By Crowe Governance
Often, in the constant pursuit for higher profits and better returns to shareholders, businesses tend to lose sight of balancing the interest of corporate bottom lines against the needs of other stakeholders such as employees, customers, suppliers, society and the communities in which the companies conduct their business.
However, this may be counter productive as good corporate governance could be crucial to the achievement of a competitive advantage and profitability based on long-term thinking. The accumulated evidence globally is that improved profits and performance follow the pursuit of purpose – the clearly articulated and self-conscious insistence, shared by managers and owners alike – that a company first exists to promote societal and human betterment.*
The Securities Commission Malaysia (SC) released the new Malaysian Code on Corporate Governance (MCCG) in April 2017 in which it defined corporate governance as “the process and structure used to direct and manage the business and affairs of the company towards promoting business prosperity and corporate accountability with the ultimate objective of realising long-term shareholder value while taking into account the interest of other stakeholders.”**
The new MCCG takes on a new approach to promote greater internalisation of corporate governance culture. It provides flexibility and proportionality in the application of certain best practices where certain practices are applicable to Large Companies –defined as companies on the FTSE Bursa Malaysia Top 100 Index or companies with market capitalisation of RM2 billion and above at the start of the financial year. Other listed companies may consider adopting the practices identified for Large Companies if they aspire to achieve greater excellence in corporate governance.
The SC is also encouraging non-listed entities including state-owned enterprises, small and medium enterprises (SMEs) and licensed intermediaries to embrace this code on corporate governance to enhance accountability, transparency and sustainability.**
Key Features of the New Malaysian Code on Corporate Governance
Through the adoption of the Comply, Apply and Report (CARE) approach, the new Code encourages companies to clearly identify the thought process involved in the practice of good corporate governance. Applying the principles and practices of the new MCCG involves a mind-set and culture change as it is about meaningful application in substance instead of a box-ticking approach.
The new Code is based on the following key principles of good corporate governance:
- Board leadership and effectiveness.
- Effective audit and risk management.
- Integrity in corporate reporting and meaningful relationship with stakeholders.
Highlights of Key Principles
Board leadership and effectiveness
- At least half of the board comprises independent directors. For Large Companies, the board comprises majority independent directors.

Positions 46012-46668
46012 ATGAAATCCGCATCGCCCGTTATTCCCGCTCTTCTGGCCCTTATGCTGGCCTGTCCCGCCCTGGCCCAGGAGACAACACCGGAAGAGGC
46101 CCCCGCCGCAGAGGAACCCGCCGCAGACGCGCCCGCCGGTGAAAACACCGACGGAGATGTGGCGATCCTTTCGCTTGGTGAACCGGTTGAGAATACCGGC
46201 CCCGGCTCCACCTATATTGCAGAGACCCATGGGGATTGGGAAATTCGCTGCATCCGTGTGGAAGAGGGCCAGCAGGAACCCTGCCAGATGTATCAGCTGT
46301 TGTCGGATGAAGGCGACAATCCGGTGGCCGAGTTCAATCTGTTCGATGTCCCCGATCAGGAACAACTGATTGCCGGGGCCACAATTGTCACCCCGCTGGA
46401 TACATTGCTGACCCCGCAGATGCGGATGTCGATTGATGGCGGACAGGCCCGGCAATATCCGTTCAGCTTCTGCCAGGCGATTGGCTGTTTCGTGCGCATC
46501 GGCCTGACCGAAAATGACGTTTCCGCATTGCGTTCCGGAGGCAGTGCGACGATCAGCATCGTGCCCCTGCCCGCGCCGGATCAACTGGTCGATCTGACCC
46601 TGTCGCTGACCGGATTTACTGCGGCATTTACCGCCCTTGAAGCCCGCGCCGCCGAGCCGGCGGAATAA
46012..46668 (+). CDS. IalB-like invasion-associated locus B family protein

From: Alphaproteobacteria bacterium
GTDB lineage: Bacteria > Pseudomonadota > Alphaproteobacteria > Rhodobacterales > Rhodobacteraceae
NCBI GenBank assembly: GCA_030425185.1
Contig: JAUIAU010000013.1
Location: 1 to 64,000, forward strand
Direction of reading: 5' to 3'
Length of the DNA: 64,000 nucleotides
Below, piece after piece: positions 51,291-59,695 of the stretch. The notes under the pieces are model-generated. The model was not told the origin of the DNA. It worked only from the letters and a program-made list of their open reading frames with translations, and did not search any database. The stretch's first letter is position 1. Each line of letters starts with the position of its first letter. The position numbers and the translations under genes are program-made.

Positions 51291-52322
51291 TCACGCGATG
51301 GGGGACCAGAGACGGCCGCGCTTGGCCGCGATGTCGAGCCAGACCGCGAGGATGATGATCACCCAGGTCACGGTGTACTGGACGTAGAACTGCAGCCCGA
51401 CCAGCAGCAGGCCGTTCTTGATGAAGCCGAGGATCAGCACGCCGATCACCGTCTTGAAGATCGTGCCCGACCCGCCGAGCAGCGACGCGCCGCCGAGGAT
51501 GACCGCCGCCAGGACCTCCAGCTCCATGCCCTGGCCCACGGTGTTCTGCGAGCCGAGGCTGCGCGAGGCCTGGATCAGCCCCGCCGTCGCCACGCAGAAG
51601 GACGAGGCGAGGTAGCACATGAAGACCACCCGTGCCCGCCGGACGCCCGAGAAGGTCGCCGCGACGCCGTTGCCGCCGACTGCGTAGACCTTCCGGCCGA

- Tenure of independent directors should not exceed nine years but annual shareholders’ approval required from year nine to 12 and after the 12th year, shareholders’ approval required via two-tier voting process.
- The board to disclose in the annual report, the company’s policies on gender diversity, its targets and measures to meet those targets. For Large Companies, the board must have at least 30% women directors.
- Detailed disclosure on named basis for the remuneration of individual directors.
- Disclosure on a named basis the top five senior management’s remuneration in bands of RM50,000. Companies are encouraged to fully disclose the detailed remuneration of each member of senior management on a named basis.
Effective audit and risk management
- The Audit Committee should comprise solely of Independent Directors.
- The Board establishes a Risk Management Committee which comprises a majority of independent directors to oversee the company’s risk management framework and policies.
Integrity in corporate reporting and meaningful relationship with stakeholders
- Large Companies are encouraged to adopt Integrated Reporting based on a globally recognised framework.
- Companies should consider leveraging technology to facilitate electronic voting and remote shareholder participation.
It contains intended outcomes, which provide companies with line of sight on what they will achieve through the practices, that are actions, procedures or processes which companies are expected to adopt to achieve the intended outcome. In addition, the new Code also introduces step-up practices to encourage companies to go a step further to strengthen their governance practices and processes.
The first batch of companies expected to report their application of the practices under the new Code would be those with financial years ending 31 December 2017.
If you are interested to find out more about the new Code, or would like any advice or assistance on implementation of good corporate governance within your organisation, please contact Amos at email@example.com.
About Crowe Malaysia PLT
Crowe Malaysia PLT is the 5th largest accounting firm in Malaysia and a member of Crowe Global which is a top 10 global accounting network. The firm in Malaysia has 13 offices, employs more than 1,000 staff, serves mid-to-large companies that are privately-owned, publicly-listed and multinational entities, and is registered with the Audit Oversight Board in Malaysia and the Public Company Accounting Oversight Board in US.
**Securities Commission Malaysia, Malaysian Code on Corporate Governance, April 2017.